INTRODUCTION AND LITERATURE REVIEW
The current complexity of existing state tax systems has raised attention for taxpayers to request a process to be simplified to pay taxes. However, the tax systems continue to grow more complex because lawmakers view tax simplification as conflict with the current policy goal to raise public revenues. A simplified tax system could serve the same purpose of increasing revenues for the states. Also, it can achieve the goals of fairness, efficiency, and feasibility to benefit social tax policy for the state governments, industries, and individuals. Tax simplicity could lower costs of complying with the tax system in terms of time, process, and rationality for taxpayers, governments and companies. The simplified provisions could also encourage more effective social goals of college, career, investors, and retirement cost savings, etc.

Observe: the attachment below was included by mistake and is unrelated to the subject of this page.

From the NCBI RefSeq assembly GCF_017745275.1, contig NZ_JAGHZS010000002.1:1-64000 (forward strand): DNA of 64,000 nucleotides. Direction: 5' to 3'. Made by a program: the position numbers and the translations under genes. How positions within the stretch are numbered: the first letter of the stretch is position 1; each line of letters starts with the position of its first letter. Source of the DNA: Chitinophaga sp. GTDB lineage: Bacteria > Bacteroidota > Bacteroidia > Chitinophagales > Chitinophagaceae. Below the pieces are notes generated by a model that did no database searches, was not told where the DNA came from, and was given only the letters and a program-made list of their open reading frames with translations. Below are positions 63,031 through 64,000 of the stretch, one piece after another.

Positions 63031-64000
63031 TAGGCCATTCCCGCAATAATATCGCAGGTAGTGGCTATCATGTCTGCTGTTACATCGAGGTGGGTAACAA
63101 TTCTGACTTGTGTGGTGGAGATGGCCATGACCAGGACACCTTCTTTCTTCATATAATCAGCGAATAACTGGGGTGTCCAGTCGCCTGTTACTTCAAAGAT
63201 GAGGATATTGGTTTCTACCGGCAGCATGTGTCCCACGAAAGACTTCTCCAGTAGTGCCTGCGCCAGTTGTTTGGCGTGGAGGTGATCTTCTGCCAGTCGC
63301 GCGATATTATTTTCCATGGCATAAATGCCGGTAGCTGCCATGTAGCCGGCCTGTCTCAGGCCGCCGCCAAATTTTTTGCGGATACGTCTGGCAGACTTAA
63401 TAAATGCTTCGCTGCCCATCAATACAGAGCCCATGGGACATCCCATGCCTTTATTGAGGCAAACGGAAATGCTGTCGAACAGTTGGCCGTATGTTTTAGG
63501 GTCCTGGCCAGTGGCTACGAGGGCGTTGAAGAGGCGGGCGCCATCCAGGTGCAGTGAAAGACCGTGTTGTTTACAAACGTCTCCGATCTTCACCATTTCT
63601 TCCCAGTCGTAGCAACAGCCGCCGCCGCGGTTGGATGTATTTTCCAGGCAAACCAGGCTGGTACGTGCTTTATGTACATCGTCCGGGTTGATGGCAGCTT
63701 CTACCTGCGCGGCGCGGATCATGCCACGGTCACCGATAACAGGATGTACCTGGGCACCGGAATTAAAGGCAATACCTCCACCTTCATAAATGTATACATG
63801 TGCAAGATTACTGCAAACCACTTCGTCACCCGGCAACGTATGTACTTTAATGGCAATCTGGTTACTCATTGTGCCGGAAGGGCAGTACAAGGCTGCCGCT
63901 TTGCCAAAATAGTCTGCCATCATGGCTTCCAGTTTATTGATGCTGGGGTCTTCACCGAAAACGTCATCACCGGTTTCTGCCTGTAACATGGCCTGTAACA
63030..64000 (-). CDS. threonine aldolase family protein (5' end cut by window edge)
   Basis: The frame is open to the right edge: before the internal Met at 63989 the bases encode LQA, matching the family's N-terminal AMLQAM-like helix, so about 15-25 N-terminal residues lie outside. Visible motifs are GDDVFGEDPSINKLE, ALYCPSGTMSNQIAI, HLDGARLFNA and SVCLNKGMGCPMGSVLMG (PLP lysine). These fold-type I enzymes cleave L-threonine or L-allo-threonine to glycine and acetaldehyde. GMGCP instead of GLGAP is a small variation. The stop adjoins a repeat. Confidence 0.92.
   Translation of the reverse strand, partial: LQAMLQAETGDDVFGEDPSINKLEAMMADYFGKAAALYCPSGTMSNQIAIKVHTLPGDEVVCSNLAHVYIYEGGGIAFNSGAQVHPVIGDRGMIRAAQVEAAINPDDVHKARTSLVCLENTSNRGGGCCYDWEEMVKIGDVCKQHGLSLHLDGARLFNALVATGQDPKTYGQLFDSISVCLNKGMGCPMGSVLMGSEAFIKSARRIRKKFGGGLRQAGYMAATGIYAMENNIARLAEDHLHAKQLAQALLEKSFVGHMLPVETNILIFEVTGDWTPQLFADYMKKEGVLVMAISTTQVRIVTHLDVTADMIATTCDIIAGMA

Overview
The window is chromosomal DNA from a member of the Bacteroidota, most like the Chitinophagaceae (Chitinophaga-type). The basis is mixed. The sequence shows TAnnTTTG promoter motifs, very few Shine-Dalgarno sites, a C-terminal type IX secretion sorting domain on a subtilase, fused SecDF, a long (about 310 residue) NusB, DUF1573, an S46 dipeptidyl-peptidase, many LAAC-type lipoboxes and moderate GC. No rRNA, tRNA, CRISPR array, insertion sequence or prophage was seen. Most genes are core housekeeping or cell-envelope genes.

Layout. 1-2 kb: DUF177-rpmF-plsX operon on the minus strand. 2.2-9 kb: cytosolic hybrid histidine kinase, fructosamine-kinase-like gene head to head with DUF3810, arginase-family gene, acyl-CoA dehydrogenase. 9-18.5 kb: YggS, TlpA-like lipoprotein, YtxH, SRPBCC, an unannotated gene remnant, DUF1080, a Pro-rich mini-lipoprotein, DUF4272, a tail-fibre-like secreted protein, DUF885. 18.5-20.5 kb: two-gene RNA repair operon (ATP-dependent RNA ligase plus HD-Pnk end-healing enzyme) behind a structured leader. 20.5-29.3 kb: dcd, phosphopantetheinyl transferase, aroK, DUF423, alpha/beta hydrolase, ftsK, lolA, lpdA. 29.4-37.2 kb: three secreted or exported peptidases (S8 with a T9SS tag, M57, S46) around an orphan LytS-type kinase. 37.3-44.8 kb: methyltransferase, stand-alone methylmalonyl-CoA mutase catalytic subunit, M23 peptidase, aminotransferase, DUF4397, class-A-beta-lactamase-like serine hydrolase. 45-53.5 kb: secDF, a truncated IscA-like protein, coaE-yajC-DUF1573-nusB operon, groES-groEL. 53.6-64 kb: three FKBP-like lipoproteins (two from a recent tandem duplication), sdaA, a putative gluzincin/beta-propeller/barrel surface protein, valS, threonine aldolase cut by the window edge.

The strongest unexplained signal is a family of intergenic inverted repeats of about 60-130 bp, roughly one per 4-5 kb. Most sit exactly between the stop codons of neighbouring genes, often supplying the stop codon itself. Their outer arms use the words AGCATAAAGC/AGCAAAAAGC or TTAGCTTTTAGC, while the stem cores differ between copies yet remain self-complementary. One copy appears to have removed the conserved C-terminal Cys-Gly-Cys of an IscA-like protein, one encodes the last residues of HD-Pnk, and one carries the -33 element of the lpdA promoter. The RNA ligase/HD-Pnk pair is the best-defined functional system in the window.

A simple tax system could be structured by using broad base tax rates that have the same across different income levels or types of expenditure. A progressive system could be applied for the rate structure with rates rising with income, a basic exemption amount, and the choice of the tax base with incomes, consumptions, or other measures, rather than through specific provisions that treat different them differently. In the 1986 Tax Reform Act, the simplification method would allow tax capital gains at the same rate as ordinary income in return for reduced top tax rates. The 1986 reform also retained a limitation on capital losses to prevent the realization of losses selectively by taxpayers with gains on their investment portfolios. The continuity of this approach would reduce incentives for complex tax-planning strategies that redefine income as a capital gain. Yet, a higher capital gains rate would increase incentives to decrease or wholly avoid realizations of capital gains and put new pressure on rules, such as those for like-kind exchanges, that define when a realization event has occurred.